Reflections on Genesis 2-3: (part 1) Freedom and Reason

This is the 2nd week of my Bible study on early Genesis, drawing heavily from Leon Kass wonderful book The Beginning of Wisdom: Reading Genesis which takes a philosophical (wisdom seeking) hermeneutic in reading Genesis. This is not to necessarily replace other methods of reading this text, but can very well stand along side other methods and in the light of how this text can teach us with this method, we might very well benefit from such a reading, placing this alongside Plato and Aristotle in our classrooms using this type of teaching. We will break the second creation story into two parts, starting with reflections on what this text instructs us on Freedom and Reason … next week we go to sexuality and the relationship between man and woman. It should also be noted, that this text is was primarily developed as my notes for a Bible study I’m leading on Monday night, after which I’ll also post (in a separate entry) my reflections on the “aftermath”.

Why 2 creation stories?

An important point here to consider on our twinned creation stories is not about the different ideas of the J (Jawistic) & P (Priestly) documents, but why the redactor chose to include both.

Differences:

Topic

Genesis 1

Genesis 2&3

Beginning

Watery Chaos

Dry bare earth

Man

Ends with

Starts with

Animals

Before man

After (possible companions

Man Is …

Image of God

Of Dust and Breath

Goodness

Most of creation

Little, only that man’s aloneness is “bad”

God’s Name

‘elohim

YHWH ‘elohim

Plants

For man as food

Man is to serve and keep the plants

Freedom

Badge of distinction

Source of our troubles

The narrative style is different. In the first, the reader is a spectator and is offered a cosmic vision of creation. In the second, the reader is seen as a fellow suffering moral agent and is given a genealogical and human story.

Given that these are so very different, that should lead us most simply to the conclusion that this is intentional. That we are supposed to recognize they represent different ways of looking at creation. And if we recognize that these stories are independent it means we must adopt in a principle in reading them of referring them independently as well. That is, we cannot use notions developed in the first while reading the second and vice versa. If we with to integrate their views this must be done after we have interpreted both.

To jump ahead of our story this places a natural/cosmic/ontological reading aside a moral-political account of man’s origins. To quote Kass:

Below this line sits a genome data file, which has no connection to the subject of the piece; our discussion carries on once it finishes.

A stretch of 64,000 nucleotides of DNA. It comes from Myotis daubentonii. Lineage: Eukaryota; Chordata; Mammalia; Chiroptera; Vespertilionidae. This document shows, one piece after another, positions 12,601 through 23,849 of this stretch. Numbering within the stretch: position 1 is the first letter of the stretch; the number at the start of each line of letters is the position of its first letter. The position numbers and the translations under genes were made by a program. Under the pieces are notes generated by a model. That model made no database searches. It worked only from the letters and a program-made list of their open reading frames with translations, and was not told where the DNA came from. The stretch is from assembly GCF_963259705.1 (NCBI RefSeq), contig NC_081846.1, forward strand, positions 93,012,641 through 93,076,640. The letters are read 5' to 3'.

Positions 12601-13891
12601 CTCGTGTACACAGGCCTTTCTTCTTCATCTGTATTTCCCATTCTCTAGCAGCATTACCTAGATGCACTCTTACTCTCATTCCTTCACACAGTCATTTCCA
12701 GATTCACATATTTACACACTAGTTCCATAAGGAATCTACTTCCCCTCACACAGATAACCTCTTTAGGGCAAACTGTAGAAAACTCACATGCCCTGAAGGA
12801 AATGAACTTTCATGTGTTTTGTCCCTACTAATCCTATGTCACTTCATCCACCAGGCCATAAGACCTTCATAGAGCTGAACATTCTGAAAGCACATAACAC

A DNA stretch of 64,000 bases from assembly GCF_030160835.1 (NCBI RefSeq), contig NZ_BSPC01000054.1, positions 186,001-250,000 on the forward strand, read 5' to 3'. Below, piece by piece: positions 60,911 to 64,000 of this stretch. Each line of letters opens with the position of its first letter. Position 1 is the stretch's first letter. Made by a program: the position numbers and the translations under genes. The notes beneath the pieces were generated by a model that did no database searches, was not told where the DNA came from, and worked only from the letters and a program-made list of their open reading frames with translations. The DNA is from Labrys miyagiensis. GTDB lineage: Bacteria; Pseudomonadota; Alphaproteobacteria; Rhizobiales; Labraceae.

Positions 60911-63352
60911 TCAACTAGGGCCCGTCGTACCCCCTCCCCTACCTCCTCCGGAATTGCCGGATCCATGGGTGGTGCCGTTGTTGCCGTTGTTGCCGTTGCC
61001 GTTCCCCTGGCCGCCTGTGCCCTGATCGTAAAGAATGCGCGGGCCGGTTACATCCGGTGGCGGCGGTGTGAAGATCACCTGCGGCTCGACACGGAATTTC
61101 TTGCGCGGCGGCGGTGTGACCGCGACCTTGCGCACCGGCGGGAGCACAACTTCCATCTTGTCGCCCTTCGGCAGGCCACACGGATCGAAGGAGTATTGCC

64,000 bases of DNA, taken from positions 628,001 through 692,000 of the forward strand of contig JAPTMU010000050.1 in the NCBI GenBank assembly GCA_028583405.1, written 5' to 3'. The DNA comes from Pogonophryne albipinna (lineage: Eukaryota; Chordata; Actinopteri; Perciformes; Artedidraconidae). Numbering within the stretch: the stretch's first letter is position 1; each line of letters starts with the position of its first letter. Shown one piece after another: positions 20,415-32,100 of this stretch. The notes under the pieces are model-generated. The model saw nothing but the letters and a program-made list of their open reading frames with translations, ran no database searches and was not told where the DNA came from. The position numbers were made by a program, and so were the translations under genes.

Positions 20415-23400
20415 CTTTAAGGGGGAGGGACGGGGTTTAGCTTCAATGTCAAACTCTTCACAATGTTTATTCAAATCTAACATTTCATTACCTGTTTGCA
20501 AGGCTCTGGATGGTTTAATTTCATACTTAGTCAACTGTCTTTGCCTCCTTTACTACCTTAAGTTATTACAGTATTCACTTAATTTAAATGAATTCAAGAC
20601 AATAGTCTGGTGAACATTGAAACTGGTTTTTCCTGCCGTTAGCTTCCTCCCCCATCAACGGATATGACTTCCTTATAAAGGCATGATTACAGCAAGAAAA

The first story, addressing us as seekers of natural-cosmic knowledge, documents an eternal, intelligible, and hierarchic order of the world, in which we human beings stand at the top of the visible beings; the cosmos itself is not divine, for it has a higher, invisible, and partly mysterious source. Man, not the sun, is godlike, sufficient proof is contained in our mental ability to grasp the cosmology offered in the text. But as the second story shows, addressing us as seekers of moral-political knowledge, human life, considered here on earth and in its own terms, is for the most part hardly godlike; it has a sorrowful content for which we sense that we are somehow responsible. A life of sinless innocence and wholeheartedness is virtually impossible for a human being, thanks to freedom, imagination, reason-and-speech, self-consciousness, and pride, and in the face of neediness, sexuality, ignorance, self-division, and lack of self-command.

From these two accounts, we learn that neither the cosmos nor human nature will suffice us to live well.

Origins in this story

Earth -> dry dusty

Man -> dual nature of his origins, dust and spirit (breath of life).

What else can we glean about the nature of man at this point?

Human troubles are foreshadowed by possible conflicts deriving from his dual nature. Notably not in the image of God.

Read historically, this does not persuade the skeptical reader, but read anthropologically and morally it has insight. In fact it predates and has echoes in Rousseau’s writing.

(If the location of Eden arises, the orgin of the four rivers, two of which are historical the others is less clear but the lands do not adjoin. This literary trope can be seen in use in the Odyssey with the location of Ogygia (Calypso’s home) a the “navel of the waters”, which is an indication that this story is meant universally not historically. The point is if Adam and Eden are historical then this story has less not more universality.

Adam at the Beginning

At the start, our protohuman is upright, naked, and hairless. In his heart, he is ignorant, speechless, innocent, no shame, pride, anger nor guilt, malice nor vanity, no wonder nor awe or fear of death. Solitary and independent (not MacIntyre’s Dependent Rational Animals) much like Rousseau would term “the sentiment of existence”.

This is not persuasive (probably then nor now) as history. But as an anthropological statement it has weight. Whatever we are, at the bottom we are also uncomplicated, with innocent attachment to survival and ease and note the goodness of their own aliveness.